To some of his patients he's more than a doctor, he's a friend. To his students, he's an inspiration. And to the community, he's an institution.
Dr. Melvin B. Dyster is celebrating his 50th year as a family practice doctor in Niagara Falls and, at age 77, still making early morning rounds seven days a week with residents at Memorial Medical Center, seeing patients in the office and students at Niagara University's medical clinic, caring for migrant workers and making house calls.
He shows no signs of slowing down.
"I'd rather die with my stethoscope around my neck than in a hospital bed," Dyster said recently.
Dyster will be honored for 50 years in medicine at the medical center foundation's fund-raising gala Saturday.
Dyster is no stranger to awards and recognition, but his real rewards have nothing to do with parchment or plaques.
"I think the bottom line for me is people say medicine isn't like it used to be. It's no fun anymore with all the insurance companies, HMOs, the regulations. But one thing, they cannot take the doctor-patient relationship away . . . The doctor-patient relationship is something that just no one can take away from you no matter what the rules and regulations. When you're out and someone says, 'That's my doctor,' that's great," Dyster said.
Dr. Robert Bull, chief of family medicine at Mount St. Mary's Hospital and Health Center, refers to Dyster as "The Father of Family Medicine."
Dr. Jerome Andres, a partner with Dyster in Niagara Family Practice, calls him the epitome and ideal of family practice medicine.
"Any success I've had I owe to Dr. Dyster and my training here at Niagara Falls Memorial," said Bull, who started a clinic in Chiapas, Mexico, 10 years ago to provide medical and dental care to the indigenous poor. He did so, he said, "because as a resident I was encouraged to do migrant ministries here, and I still think back to those years as some of the best experiences of my residency training."
"If they made a statue of a family practitioner, they should make it of Dr. Dyster," Andres said. "He does everything. He leaves the rest of us in his dust. He founded the residency program. He's responsible for migrant workers clinics in the county. He's been in the Army. I could go on and on and on. He does more than probably five of us can do."
Andres and Bull are two of about 100 who have graduated from the Family Practice Residency Program since 1976, when Dyster started it to avert a shortage of primary care doctors in the area and because he wanted to see better-trained family doctors.
"I think we populated Western New York, including Niagara Falls, Lewiston, Ransomville and the Lockport area," Dyster said of the program's results. "They're working throughout the whole area here, and a lot of them come back to help teach, as well. Actually what we have done is we repopulated the primary care physicians in this area, rejuvenated the family doctors and, I think, it's also stepped up the level of knowledge and training. When you're teaching residents, you have to be on the ball. They ask questions."
That's one of the things his patients appreciate.
"He's up on everything. He's one step ahead of you. I can't praise him enough," said Mary Butticci.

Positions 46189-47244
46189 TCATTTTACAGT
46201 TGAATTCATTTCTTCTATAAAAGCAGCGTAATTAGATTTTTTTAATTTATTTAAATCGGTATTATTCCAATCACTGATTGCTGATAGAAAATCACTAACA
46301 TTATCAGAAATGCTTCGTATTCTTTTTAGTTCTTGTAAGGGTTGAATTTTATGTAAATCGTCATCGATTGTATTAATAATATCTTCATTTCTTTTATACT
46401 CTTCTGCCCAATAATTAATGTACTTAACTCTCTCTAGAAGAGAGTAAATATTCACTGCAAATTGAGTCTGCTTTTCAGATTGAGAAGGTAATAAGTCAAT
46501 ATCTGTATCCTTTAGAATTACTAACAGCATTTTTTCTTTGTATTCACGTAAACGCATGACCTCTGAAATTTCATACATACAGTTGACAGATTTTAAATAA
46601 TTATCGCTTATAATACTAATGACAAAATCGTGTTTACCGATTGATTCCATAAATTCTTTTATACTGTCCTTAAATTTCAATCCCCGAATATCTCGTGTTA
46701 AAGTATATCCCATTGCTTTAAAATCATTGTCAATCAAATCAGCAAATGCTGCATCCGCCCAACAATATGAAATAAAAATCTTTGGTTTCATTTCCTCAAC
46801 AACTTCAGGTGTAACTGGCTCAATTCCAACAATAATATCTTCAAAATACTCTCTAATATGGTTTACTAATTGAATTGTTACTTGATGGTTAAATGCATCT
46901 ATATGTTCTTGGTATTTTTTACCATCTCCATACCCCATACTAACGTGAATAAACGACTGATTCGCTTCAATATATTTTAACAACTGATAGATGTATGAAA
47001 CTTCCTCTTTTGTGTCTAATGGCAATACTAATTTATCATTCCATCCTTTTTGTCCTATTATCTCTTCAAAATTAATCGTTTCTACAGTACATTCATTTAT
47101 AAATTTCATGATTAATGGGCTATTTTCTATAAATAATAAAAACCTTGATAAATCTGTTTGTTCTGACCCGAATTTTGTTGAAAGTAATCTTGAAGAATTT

She and her husband, Sam, have been Dyster's patients for more than 40 years.
"You might as well say we're friends," said Sam Butticci, who praises Dyster's personalized style of care. "He makes you feel like you're the only person in the world. I was in the hospital for a month and when I got out he said, 'Don't come to my office. I'm coming to your house.' If you have a problem and you call him, he always returns your call."
"I can't say enough about him," said James Mowrey of Wheatfield, a patient of five decades. "Yesterday he gave me and my son a flu shot. He said, 'Don't worry. I didn't steal it. It's my own.' He gave us his own flu shot."
Dyster joined the staff of the medical center in 1954. His career path took a few unexpected turns. He had wanted to be a veterinarian and took preveterinary training at Niagara University. He was headed to Cornell University Veterinary School when he was headed off by the late Dr. Thomas Morton, a Niagara University biology professor. Morton took an interest in the young Dyster and had him work as a student instructor.
Morton eventually prevailed on Dyster to pursue medicine of the human variety.
"Interestingly enough, he and his family became my patients. I said afterwards, 'That's a sneaky way to get your own doctor.' I took care of him until the day he died," Dyster said.
Dyster graduated from the University at Buffalo Medical School and did an internship and a year of internal medicine at the old St. Mary's Hospital. By that time, he decided he wanted to specialize in family medicine, which covers the full spectrum of pediatric, adult and obstetrical medicine.
Then Dyster had "a very good offer" to practice out of state, but family and relatives said, "No, stay here." Fifty years later, Dyster says, "They were right."
Helen Heughen, a retired registered nurse who did her training at Niagara University with Mary Dyster -- Dyster's wife, who died in 1999 -- was one of Dyster's first patients. She has been with him ever since, through the loss of two children, her husband's Alzheimer's, stroke and eventual death.
"He's one of the best that you could find. He is an excellent physician and a very kind, understanding man," Heughen said. "He has a soft spot for those less fortunate and steps to the plate to provide services for those most in need," said Patricia E. Berggren, vice president of Memorial's foundation and community relations. "He is a very, very unique man and physician. He has absolute compassion for the poor and the underserved."